eslint-config-treats— An integrated Eslint config for Treats application development that extends Airbnb and Prettier style guide.
stylelint-config-treats— A Stylelint config for Treats application development.
@treats/addons-base— Official Treats add-ons package that we recommends.
Get started with Treats
Okay, let’s get started with Treats! To kickstart your Treats project, we recommend
$ npm install -g create-treats-app
$ cd /YOUR/APP/DIRECTORY
$ yarn start
Here’s the directory that you would find when you first created a new Treats project:
Usually all your codes would live under the
src directory. There, you’ll see several directories, one of them are
_route directory with
route.js file under it. They can be used to register your page and its routing configuration, they’re a perfect example of filesystem hooks. Treats uses filesystem hooks as user’s API to extends its core implementation. By convention, all of these filesystem hooks should live under directories that’s prefixed with
_. There’s many other filesystem hooks that you could provide to extend Treats. We’ve already covered about what filesystem hooks are available in Treats on Filesystem Hooks section of Treats documentation.
treats.config.js file can be used to modify Treats build configuration. With this file, you can add aliases, extending Treats Webpack, Babel, Jest and PostCSS configuration, so you wouldn’t stuck with the default build tools setup.
Treats are fully server-side rendered by default, to populate your component’s data you can use
getInitialState from your root page component to fetch or populate your component’s data.
There’s a known “hardship” in React community when we’re talking about keeping code-splitting, hot-module replacement and server-side rendering cooperate together. But thanks to react-universal-component and react-hot-loader that we use to build
AsyncComponent we don’t have to worry about them anymore, all you need to do is wrap your code with these components and it’ll just work.
Localization in Treats are using the popular react-intl library under the hood. React-intl uses FormatJS syntax that we think is very straightforward to use to write translations, you should checkout their docs here. We already do the setup for
IntlProvider and other magical things that needs to be done when using react-intl, all you need to do is to fill up the translations according to your needs.
We enabled English and Indonesian as the default language but feel free to adjust them to your needs. Want to adjust the language(s) ? Head on to the Localization section of Treats documentation.
Redux is currently one of the most popular state-management for modern web apps and it is very popular among React community, that’s why we bundled Redux with Treats as one of our main way to do state-management (the other way is using apollo-link-state in conjunction with Apollo client directly without any other state-management library).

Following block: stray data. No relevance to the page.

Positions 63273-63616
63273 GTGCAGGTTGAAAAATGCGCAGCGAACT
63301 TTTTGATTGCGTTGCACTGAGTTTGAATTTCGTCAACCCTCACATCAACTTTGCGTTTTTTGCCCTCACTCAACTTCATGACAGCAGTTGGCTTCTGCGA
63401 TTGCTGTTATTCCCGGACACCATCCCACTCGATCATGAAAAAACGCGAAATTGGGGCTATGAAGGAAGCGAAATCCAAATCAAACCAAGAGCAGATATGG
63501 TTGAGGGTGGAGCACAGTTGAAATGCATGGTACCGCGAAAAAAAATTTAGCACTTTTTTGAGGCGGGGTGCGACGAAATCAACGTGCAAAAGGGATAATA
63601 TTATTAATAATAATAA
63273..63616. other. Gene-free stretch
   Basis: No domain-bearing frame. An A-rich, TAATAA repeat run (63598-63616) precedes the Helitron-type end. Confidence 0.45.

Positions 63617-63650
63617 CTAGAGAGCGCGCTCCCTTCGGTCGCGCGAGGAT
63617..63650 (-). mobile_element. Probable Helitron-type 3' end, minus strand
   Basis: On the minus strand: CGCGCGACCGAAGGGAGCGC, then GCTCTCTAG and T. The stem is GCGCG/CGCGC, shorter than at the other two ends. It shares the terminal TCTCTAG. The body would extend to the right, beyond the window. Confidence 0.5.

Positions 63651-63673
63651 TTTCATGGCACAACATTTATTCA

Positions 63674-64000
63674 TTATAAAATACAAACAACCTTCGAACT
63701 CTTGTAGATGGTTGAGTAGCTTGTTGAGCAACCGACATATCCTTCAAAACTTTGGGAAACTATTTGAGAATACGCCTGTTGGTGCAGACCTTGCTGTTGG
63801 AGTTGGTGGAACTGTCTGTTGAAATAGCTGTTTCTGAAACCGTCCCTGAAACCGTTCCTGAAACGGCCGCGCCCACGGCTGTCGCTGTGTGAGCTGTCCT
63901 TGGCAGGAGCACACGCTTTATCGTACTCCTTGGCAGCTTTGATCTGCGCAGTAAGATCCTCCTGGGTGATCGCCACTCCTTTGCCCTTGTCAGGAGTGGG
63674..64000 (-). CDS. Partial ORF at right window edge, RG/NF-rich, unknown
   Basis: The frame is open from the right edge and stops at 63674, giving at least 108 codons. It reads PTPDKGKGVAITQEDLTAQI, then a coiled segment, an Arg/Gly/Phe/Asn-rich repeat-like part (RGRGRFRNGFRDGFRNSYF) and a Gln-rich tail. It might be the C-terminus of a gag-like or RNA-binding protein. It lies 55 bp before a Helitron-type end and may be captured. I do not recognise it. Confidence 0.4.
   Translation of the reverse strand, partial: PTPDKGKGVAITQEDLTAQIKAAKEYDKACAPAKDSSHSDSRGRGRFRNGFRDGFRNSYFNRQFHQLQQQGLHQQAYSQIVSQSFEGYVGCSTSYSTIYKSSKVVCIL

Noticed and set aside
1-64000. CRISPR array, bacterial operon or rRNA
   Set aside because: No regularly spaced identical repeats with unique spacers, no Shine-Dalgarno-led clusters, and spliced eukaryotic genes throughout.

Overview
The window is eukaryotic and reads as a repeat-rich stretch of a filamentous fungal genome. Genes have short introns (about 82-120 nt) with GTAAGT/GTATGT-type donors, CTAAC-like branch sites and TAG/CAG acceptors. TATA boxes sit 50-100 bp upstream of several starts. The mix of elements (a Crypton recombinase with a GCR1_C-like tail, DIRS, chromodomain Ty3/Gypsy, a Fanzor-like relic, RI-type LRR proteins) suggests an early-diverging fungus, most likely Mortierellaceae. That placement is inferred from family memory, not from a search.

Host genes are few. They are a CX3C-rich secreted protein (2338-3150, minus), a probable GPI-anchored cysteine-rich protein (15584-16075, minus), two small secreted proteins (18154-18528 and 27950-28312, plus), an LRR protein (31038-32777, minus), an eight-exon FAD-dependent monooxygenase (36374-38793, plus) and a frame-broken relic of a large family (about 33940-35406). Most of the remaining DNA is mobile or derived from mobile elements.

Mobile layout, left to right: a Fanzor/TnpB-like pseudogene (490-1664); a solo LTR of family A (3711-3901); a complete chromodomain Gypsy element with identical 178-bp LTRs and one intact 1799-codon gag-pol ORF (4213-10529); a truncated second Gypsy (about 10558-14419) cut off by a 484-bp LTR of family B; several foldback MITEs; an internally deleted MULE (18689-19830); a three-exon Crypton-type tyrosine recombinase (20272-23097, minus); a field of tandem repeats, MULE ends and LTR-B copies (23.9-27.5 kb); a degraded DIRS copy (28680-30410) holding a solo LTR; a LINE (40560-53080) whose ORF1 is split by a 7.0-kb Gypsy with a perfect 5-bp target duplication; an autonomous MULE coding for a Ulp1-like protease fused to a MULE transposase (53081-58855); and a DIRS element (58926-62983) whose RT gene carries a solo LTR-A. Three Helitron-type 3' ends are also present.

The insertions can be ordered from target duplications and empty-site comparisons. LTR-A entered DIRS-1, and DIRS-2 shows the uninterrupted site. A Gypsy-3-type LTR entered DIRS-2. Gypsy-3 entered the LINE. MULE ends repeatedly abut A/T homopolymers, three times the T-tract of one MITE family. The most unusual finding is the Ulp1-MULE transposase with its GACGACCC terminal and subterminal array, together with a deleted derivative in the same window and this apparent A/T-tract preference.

With Treats, you’ll only need to take care about your reducer and Redux middleware that you’ll use, all setup for redux provider, etc and all the hassle to hydrate your client-side redux had already been handled by us.
You might not need Redux in your application, if that’s the case then you can just not include Redux on your Treats build, you can do this by setting the build configuration for Redux on
false like so:
In short, GraphQL is a query language that let you define what datas that you need and only fetch those datas that you’ve defined in your query, GraphQL usually sits on a single endpoint that aggregates multiple APIs behind it so clients doesn’t have to know the implementation behind it, clients should only care about how it interact with the GraphQL endpoint itself.
To interact with GraphQL endpoints, we can either build our own GraphQL client with plain POST request or use several that’s already available on the market. In Treats, we use Apollo as our GraphQL client of choice. Instead of providing tons of configuration that we usually provide when using Apollo client, we can just use 2 filesystem hooks (or less) if we didn’t need to alter the default configuration:
To use our GraphQL queries on React components, we could just import any react-apollo’s component from
But wait! power users might want to build their own Apollo configuration, how can they do that? Fret not! We’re going to use yet another filesystem hook to do that:
To make creating Apollo links easier, we provided Apollo links generator that’s already packed with several built-in links, the detail of these built-in links can be found on the documentation.
Just like Redux, if you didn’t want to use GraphQL client, you could make its code goes away by setting the build configuration for it to
With Treats, you’re not stuck with single CSS framework implementation. We supported CSS modules with plain CSS, SASS and LESS out-of-the-box. For SASS and LESS users, all you need to do is just install the binary for CSS framework that you’ll use (node-sass or less) and it’ll just works. We also supported CSS-in-JS framework usage by providing simple API to extends Treats server-side rendering functionality. You could take a look at our examples on Treats repository for more.
Treats bundled Jest+Enzyme as the main testing framework, we’ve also provided several utilities from Enzyme as global function that can be called from your test files like